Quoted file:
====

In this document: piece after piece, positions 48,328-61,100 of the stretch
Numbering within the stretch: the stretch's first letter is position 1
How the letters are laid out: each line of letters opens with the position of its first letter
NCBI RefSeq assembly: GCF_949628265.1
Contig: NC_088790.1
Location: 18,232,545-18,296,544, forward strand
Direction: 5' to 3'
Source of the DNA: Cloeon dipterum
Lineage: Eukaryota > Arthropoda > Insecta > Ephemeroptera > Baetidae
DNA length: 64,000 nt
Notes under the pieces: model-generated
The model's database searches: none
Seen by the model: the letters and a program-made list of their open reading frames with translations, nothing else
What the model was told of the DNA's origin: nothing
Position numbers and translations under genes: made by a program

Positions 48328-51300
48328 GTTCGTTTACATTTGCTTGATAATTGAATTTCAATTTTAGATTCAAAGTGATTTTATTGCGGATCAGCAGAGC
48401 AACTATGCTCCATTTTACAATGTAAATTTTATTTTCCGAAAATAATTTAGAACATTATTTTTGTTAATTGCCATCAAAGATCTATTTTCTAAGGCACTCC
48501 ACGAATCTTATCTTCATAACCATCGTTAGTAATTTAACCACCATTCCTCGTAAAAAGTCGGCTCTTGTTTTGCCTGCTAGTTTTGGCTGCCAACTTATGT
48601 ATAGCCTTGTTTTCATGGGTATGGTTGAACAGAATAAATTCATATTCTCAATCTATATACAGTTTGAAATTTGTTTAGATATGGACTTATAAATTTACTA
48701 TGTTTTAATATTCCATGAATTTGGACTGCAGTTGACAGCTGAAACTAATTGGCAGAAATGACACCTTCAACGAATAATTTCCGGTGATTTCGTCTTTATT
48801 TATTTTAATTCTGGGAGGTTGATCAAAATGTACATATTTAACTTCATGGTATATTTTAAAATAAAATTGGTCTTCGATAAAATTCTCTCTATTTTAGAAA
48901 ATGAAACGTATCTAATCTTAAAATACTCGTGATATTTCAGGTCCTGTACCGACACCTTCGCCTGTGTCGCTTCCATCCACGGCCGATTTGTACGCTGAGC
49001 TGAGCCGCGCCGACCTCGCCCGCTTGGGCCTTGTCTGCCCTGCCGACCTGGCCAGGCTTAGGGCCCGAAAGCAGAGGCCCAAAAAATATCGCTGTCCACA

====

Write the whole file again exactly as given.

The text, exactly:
In this document: piece after piece, positions 48,328-61,100 of the stretch
Numbering within the stretch: the stretch's first letter is position 1
How the letters are laid out: each line of letters opens with the position of its first letter
NCBI RefSeq assembly: GCF_949628265.1
Contig: NC_088790.1
Location: 18,232,545-18,296,544, forward strand
Direction: 5' to 3'
Source of the DNA: Cloeon dipterum
Lineage: Eukaryota > Arthropoda > Insecta > Ephemeroptera > Baetidae
DNA length: 64,000 nt
Notes under the pieces: model-generated
The model's database searches: none
Seen by the model: the letters and a program-made list of their open reading frames with translations, nothing else
What the model was told of the DNA's origin: nothing
Position numbers and translations under genes: made by a program

Positions 48328-51300
48328 GTTCGTTTACATTTGCTTGATAATTGAATTTCAATTTTAGATTCAAAGTGATTTTATTGCGGATCAGCAGAGC
48401 AACTATGCTCCATTTTACAATGTAAATTTTATTTTCCGAAAATAATTTAGAACATTATTTTTGTTAATTGCCATCAAAGATCTATTTTCTAAGGCACTCC
48501 ACGAATCTTATCTTCATAACCATCGTTAGTAATTTAACCACCATTCCTCGTAAAAAGTCGGCTCTTGTTTTGCCTGCTAGTTTTGGCTGCCAACTTATGT
48601 ATAGCCTTGTTTTCATGGGTATGGTTGAACAGAATAAATTCATATTCTCAATCTATATACAGTTTGAAATTTGTTTAGATATGGACTTATAAATTTACTA
48701 TGTTTTAATATTCCATGAATTTGGACTGCAGTTGACAGCTGAAACTAATTGGCAGAAATGACACCTTCAACGAATAATTTCCGGTGATTTCGTCTTTATT
48801 TATTTTAATTCTGGGAGGTTGATCAAAATGTACATATTTAACTTCATGGTATATTTTAAAATAAAATTGGTCTTCGATAAAATTCTCTCTATTTTAGAAA
48901 ATGAAACGTATCTAATCTTAAAATACTCGTGATATTTCAGGTCCTGTACCGACACCTTCGCCTGTGTCGCTTCCATCCACGGCCGATTTGTACGCTGAGC
49001 TGAGCCGCGCCGACCTCGCCCGCTTGGGCCTTGTCTGCCCTGCCGACCTGGCCAGGCTTAGGGCCCGAAAGCAGAGGCCCAAAAAATATCGCTGTCCACA